About the last thing anybody wants when they are flying for the holidays is to be held up at airport security by a forgotten tube of toothpaste a purse.
Major delays, like closing down a screening line to deal with the gun someone tried to bring in a carry-on bag, are a big problem for folks flying during the holidays, but even minor delays can frustrate passengers, Transportation Security Agency spokesman Mark Howell said on Thursday.
In order to help holiday travelers, he and TSA lead security officer Robbie Gray brought out a variety of items surrendered recently at Blue Grass Airport and at the Louisville airport to remind travelers what not to carry.
Some are downright dangerous; others bear sad witness to poor planning. Like the snow globe of a praying tot, engraved "Happy 1st Birthday Jack," intended as a present from a loving aunt.
Sign Up and Save
Get six months of free digital access to the Lexington Herald-Leader
No big snow globes allowed, Howell said. Too much liquid.
"Best rule of thumb, tennis ball or smaller, is OK," he said.
Other tales of woe: The half-empty bottle of Woodford Reserve Double Oaked, or the still-sealed Maker's Mark barbecue sauce.
"Even if it's been opened, you're going to have issue. Because it's still more than 3.4 ounces," Howell said. "Bourbon and barbecue sauce are two of those things we have fairly common at Lexington ... perfectly fine, lot of people want to give those as gifts. We just recommend people put them in checked bags."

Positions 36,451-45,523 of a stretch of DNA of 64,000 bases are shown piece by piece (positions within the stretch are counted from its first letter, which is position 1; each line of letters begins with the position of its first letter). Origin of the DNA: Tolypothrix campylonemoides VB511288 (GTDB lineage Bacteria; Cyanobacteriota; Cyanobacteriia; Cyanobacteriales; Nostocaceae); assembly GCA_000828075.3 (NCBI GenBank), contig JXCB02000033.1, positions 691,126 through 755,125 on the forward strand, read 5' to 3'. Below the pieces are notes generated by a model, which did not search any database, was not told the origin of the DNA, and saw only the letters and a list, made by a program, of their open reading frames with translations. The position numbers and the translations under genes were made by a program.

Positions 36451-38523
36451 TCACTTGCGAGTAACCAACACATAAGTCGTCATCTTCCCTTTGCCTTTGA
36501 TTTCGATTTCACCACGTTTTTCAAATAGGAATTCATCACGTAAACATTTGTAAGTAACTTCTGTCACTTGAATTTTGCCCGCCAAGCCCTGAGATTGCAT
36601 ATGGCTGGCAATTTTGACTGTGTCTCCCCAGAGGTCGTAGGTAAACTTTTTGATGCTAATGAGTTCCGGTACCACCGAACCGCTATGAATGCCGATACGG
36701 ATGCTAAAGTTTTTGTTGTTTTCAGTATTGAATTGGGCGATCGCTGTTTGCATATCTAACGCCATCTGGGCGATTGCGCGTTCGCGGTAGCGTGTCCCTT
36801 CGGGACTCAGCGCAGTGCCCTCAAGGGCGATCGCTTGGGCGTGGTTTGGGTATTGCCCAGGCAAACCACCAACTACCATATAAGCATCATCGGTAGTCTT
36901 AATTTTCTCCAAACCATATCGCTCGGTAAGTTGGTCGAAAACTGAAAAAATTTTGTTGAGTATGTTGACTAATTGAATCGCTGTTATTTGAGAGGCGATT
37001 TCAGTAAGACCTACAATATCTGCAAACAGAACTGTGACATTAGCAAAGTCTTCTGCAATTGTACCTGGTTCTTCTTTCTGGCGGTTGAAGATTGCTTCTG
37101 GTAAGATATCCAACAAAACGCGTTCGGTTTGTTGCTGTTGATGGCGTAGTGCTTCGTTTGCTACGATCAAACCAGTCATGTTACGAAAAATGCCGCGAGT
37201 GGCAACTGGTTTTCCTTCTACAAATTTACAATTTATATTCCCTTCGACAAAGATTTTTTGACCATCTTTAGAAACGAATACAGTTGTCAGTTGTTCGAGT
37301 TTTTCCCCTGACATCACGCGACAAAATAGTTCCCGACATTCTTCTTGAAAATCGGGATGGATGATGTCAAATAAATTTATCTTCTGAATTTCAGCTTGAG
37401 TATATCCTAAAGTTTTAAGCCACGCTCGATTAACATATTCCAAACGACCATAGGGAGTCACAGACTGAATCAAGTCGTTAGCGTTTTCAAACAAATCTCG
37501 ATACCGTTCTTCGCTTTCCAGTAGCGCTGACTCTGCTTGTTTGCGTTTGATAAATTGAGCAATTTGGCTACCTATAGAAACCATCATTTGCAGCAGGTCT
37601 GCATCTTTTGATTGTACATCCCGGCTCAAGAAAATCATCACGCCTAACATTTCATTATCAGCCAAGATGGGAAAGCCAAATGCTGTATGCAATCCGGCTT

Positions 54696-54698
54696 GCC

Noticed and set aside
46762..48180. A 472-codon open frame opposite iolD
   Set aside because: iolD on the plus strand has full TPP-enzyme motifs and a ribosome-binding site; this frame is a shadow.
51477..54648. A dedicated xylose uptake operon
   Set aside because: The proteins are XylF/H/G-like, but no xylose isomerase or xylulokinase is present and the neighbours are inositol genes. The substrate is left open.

Hard to know what the former owner of the vintage kerosene can was thinking trying to bring that on a plane, but odds are he or she wasn't happy about leaving it behind.
"Somebody brought that to the checkpoint," Howell said, shaking his head.
Or the lawn mower blades.
"That's just a weird thing to bring in a carry-on," Howell said.
One important holiday travel tip: Don't wrap your packages, even in checked bags. If security can't see what is in that box, personnel will have to open it up.
The TSA doesn't actually seize things, Howell and Gray pointed out. Guns are turned over to law enforcement to deal with, but passengers have the option of returning other items to their car, placing them in checked baggage or, if the items are small enough, mailing them through a service at the airport.
The rules on what you may bring through security haven't changed recently: liquids must be less than 3.4 ounces, and bottles must be in a clear plastic bag. And anything that can be a knife or bludgeoning weapon won't get through.
One thing TSA screeners began seeing a lot of this year: credit card knives. The hard plastic cards, often given away as freebies, fit in wallets but fold up into very sharp knives.
Some items just seem like obvious no-brainers, like the miniature hand-grenade shaped perfume spray bottle.
"When we're at the checkpoint and we see this come up on the X-ray machine, it's going to make the hair on the back of your neck stand up," Howell said, holding up the bottle. "At first glance, you're not going to know if it's a live grenade or not. This little inconspicuous bottle of perfume is going to end up causing big problems at the airport. We're going to call in local law enforcement, possibly a bomb squad ... this is going to cause major delays."
By far, the biggest problem at checkpoints is firearms, Howell said.
"Last year, nationwide, we had 1,813 firearms brought to checkpoints ... as of Dec. 1 of this year, we're over 2,000," he said. "Here in Lexington, we've had six at the checkpoint so far this year."
His advice, again: Put it in your checked bag in a hard-sided case, unloaded.
Just don't gift-wrap it.